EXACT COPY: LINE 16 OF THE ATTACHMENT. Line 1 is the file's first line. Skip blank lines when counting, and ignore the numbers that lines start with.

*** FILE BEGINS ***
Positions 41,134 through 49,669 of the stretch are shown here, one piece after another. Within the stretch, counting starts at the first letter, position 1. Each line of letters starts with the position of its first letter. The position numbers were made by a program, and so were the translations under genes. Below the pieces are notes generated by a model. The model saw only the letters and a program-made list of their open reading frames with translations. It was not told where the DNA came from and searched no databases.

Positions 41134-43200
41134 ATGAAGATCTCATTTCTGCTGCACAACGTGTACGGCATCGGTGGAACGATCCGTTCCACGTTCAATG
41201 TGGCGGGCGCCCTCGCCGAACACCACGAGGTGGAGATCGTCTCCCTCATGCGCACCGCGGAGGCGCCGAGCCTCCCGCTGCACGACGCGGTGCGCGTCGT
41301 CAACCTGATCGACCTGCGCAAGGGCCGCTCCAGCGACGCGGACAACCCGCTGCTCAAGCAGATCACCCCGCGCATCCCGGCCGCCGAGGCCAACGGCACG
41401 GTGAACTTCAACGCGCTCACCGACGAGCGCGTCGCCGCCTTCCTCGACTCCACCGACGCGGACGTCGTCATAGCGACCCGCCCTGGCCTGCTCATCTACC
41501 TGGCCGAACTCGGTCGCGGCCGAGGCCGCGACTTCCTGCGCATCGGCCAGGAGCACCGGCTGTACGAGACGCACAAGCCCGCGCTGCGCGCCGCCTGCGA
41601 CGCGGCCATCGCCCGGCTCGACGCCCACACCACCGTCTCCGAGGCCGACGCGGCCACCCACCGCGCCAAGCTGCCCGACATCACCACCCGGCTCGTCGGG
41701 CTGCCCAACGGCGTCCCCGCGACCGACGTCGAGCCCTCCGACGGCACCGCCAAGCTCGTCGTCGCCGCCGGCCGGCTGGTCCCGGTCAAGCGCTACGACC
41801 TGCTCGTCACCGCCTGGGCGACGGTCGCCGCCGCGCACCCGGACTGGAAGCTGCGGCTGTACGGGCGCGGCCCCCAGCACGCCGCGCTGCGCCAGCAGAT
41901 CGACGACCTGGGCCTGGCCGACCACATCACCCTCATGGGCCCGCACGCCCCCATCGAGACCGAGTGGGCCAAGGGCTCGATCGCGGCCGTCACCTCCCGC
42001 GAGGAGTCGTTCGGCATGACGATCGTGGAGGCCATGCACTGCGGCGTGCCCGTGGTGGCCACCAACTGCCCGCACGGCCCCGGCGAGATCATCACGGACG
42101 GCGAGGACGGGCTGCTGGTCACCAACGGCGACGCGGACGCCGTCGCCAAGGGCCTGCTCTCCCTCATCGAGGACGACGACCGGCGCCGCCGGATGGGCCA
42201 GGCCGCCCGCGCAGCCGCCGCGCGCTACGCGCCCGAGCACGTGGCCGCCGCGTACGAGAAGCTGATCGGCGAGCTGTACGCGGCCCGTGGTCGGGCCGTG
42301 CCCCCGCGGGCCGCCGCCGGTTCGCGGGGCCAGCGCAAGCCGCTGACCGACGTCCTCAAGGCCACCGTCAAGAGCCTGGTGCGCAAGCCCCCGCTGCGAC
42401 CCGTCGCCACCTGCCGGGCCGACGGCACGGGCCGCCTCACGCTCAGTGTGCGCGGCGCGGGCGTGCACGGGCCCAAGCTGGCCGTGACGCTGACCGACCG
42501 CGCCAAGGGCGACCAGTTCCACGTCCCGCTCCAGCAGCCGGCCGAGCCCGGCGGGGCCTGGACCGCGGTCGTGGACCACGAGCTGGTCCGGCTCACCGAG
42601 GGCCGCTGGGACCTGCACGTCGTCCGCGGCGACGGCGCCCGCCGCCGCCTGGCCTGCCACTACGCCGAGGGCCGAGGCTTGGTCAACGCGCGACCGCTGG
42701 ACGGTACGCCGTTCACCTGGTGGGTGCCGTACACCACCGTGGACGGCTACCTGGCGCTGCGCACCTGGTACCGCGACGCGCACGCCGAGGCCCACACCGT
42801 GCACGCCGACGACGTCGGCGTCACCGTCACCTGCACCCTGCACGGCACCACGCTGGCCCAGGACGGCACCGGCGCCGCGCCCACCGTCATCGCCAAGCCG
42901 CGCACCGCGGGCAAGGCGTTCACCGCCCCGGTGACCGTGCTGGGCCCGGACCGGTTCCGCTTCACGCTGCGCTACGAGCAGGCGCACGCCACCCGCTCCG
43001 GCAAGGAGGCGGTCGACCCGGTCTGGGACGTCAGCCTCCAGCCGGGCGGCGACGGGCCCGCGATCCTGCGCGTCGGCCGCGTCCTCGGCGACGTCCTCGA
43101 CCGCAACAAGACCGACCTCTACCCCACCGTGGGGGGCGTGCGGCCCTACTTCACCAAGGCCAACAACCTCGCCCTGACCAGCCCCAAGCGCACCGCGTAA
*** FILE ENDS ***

42401 CCGTCGCCACCTGCCGGGCCGACGGCACGGGCCGCCTCACGCTCAGTGTGCGCGGCGCGGGCGTGCACGGGCCCAAGCTGGCCGTGACGCTGACCGACCG